(Premium Times) – The Nigeria Medical Association (NMA) on Friday said that doctors in federal hospitals may join the dismissed Lagos state doctors “on a solidarity strike in support of their colleagues”.
Osahon Enabulele, the national president, told journalists at the NMA secretariat in Lagos that the state chapter of the association has been directed to “explore all options it deems fit”.
“NMA will be convening an emergency meeting soon to review the health crisis in the state, and take a national position,” Mr. Enabulele said.
The body called on the Lagos state government to reverse the sack notices and queries issued to doctors and open themselves up for “sincere and genuine dialogue” with the doctors.
“Nobody forced them to enter into an agreement reached with the doctors on March 24, 2011 to implement Consolidated Medical Salary Structure (CONMESS) in full,” he said.
“They should honestly take responsibility for all that has happened because what has generated the crisis is their inability to keep faithfully to the agreement,” he added.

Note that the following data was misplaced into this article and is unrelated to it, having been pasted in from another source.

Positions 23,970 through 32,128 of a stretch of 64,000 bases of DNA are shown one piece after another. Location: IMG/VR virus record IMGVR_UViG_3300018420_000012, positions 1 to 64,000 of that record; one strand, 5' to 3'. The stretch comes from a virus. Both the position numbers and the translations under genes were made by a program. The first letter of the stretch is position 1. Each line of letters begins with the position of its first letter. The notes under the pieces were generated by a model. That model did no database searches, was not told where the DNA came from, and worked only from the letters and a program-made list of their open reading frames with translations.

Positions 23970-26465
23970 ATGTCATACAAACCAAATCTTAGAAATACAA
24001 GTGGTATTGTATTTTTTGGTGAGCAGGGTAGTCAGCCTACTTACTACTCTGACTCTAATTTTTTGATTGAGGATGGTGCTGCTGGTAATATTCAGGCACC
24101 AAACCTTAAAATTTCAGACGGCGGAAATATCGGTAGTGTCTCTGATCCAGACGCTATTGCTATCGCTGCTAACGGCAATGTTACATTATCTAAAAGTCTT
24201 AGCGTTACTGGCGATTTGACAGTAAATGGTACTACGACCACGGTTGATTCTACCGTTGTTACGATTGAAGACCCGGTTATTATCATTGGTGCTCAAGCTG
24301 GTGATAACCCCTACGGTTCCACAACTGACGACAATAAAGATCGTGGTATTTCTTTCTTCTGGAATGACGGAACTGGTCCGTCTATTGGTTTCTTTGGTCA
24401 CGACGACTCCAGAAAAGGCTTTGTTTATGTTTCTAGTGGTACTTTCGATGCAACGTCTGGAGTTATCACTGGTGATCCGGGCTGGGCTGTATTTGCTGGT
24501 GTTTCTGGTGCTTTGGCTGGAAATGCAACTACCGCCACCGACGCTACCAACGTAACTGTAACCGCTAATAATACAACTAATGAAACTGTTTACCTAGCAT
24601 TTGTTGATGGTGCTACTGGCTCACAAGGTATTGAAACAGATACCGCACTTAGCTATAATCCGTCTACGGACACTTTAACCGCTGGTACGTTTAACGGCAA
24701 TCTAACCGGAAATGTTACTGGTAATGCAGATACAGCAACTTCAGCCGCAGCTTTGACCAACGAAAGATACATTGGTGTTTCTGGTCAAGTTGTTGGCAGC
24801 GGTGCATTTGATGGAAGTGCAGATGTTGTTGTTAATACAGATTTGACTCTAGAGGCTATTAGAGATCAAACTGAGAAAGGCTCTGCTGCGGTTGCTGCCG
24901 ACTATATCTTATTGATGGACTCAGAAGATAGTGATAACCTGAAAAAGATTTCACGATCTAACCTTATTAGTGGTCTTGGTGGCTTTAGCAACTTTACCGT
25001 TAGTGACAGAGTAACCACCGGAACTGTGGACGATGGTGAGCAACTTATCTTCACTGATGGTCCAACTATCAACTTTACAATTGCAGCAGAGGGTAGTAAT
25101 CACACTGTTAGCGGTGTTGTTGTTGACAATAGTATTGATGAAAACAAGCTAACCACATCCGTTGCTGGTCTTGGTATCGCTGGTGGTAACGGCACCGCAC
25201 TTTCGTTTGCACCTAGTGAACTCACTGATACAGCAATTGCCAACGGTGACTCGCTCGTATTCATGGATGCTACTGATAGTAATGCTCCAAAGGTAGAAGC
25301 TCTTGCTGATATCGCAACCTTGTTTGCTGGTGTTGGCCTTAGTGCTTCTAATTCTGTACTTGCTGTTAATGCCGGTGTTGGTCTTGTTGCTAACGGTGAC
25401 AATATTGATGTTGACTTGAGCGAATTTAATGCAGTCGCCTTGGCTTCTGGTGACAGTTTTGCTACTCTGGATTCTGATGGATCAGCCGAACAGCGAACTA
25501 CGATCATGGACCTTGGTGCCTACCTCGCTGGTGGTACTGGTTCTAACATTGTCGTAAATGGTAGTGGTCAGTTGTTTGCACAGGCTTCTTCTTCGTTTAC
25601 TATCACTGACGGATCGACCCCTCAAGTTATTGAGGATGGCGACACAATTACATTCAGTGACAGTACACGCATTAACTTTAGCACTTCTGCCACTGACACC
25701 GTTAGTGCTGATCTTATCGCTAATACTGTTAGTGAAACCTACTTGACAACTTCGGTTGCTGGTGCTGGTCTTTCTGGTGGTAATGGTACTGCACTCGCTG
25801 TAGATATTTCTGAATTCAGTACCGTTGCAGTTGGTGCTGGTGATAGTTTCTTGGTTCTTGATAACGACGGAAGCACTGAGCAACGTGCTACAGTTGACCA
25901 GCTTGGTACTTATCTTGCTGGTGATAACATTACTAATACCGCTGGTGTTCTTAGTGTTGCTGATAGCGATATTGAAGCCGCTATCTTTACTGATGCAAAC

The state government announced recently that it had sacked about 1,000 doctors who were on strike as a result of the failure of the state to implement fully the CONMESS.
In justifying the sack, Adesegun Ogunlewe, the State’s Head of Service, stated that the doctors were sacked for failing to respond to queries earlier issued to them for going on a three-day warning strike.
A late Thursday evening meeting between the doctors’ national executives and the state government over the health crisis ended in a deadlock.
Mr. Enabulele blamed the deadlock on the state government’s “fixated and vexatious position” to discipline its doctors, adding that Mr. Ogunlewe insisted that the matter was beyond him.
The NMA president also criticized the ongoing forceful eviction of the sacked doctors from staff quarters.
“The eviction is totally rejected by the NMA; it is not in order and it even violates the Tenancy Law,” he said.
In his reaction, Olumuyiwa Odusote, the chairman of the Medical Guild, the umbrella body of doctors employed by the state government, said that the eviction, which started on Wednesday, was enforced by armed police officers.
“The power to forcefully evict tenants resides with the court,” said Mr. Odusote.